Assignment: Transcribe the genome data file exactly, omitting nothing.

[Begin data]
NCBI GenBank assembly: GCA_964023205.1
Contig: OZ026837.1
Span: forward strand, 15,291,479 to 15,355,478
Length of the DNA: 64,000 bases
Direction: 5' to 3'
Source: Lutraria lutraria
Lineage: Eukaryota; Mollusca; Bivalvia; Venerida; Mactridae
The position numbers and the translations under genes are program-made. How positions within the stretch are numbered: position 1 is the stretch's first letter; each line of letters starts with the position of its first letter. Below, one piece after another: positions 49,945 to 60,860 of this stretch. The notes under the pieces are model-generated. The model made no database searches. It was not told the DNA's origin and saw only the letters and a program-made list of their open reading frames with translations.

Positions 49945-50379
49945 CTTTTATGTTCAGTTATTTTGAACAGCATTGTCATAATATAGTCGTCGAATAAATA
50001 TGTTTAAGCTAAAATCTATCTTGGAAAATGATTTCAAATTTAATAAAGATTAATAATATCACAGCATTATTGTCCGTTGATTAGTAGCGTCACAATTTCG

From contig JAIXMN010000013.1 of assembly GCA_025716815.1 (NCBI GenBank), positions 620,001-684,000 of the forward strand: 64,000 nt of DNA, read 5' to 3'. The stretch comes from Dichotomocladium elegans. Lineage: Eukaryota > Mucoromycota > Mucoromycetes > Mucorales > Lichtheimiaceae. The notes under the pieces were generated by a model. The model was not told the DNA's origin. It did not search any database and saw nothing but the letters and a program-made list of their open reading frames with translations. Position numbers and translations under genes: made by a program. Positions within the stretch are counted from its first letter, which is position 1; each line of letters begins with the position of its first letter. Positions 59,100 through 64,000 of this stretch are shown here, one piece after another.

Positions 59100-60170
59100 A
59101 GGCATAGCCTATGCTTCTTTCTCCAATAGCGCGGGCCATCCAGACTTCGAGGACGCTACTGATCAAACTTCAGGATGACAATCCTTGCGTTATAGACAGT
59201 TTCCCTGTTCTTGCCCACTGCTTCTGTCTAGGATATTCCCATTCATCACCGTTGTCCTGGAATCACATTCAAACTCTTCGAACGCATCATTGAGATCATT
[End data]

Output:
NCBI GenBank assembly: GCA_964023205.1
Contig: OZ026837.1
Span: forward strand, 15,291,479 to 15,355,478
Length of the DNA: 64,000 bases
Direction: 5' to 3'
Source: Lutraria lutraria
Lineage: Eukaryota; Mollusca; Bivalvia; Venerida; Mactridae
The position numbers and the translations under genes are program-made. How positions within the stretch are numbered: position 1 is the stretch's first letter; each line of letters starts with the position of its first letter. Below, one piece after another: positions 49,945 to 60,860 of this stretch. The notes under the pieces are model-generated. The model made no database searches. It was not told the DNA's origin and saw only the letters and a program-made list of their open reading frames with translations.

Positions 49945-50379
49945 CTTTTATGTTCAGTTATTTTGAACAGCATTGTCATAATATAGTCGTCGAATAAATA
50001 TGTTTAAGCTAAAATCTATCTTGGAAAATGATTTCAAATTTAATAAAGATTAATAATATCACAGCATTATTGTCCGTTGATTAGTAGCGTCACAATTTCG

From contig JAIXMN010000013.1 of assembly GCA_025716815.1 (NCBI GenBank), positions 620,001-684,000 of the forward strand: 64,000 nt of DNA, read 5' to 3'. The stretch comes from Dichotomocladium elegans. Lineage: Eukaryota > Mucoromycota > Mucoromycetes > Mucorales > Lichtheimiaceae. The notes under the pieces were generated by a model. The model was not told the DNA's origin. It did not search any database and saw nothing but the letters and a program-made list of their open reading frames with translations. Position numbers and translations under genes: made by a program. Positions within the stretch are counted from its first letter, which is position 1; each line of letters begins with the position of its first letter. Positions 59,100 through 64,000 of this stretch are shown here, one piece after another.

Positions 59100-60170
59100 A
59101 GGCATAGCCTATGCTTCTTTCTCCAATAGCGCGGGCCATCCAGACTTCGAGGACGCTACTGATCAAACTTCAGGATGACAATCCTTGCGTTATAGACAGT
59201 TTCCCTGTTCTTGCCCACTGCTTCTGTCTAGGATATTCCCATTCATCACCGTTGTCCTGGAATCACATTCAAACTCTTCGAACGCATCATTGAGATCATT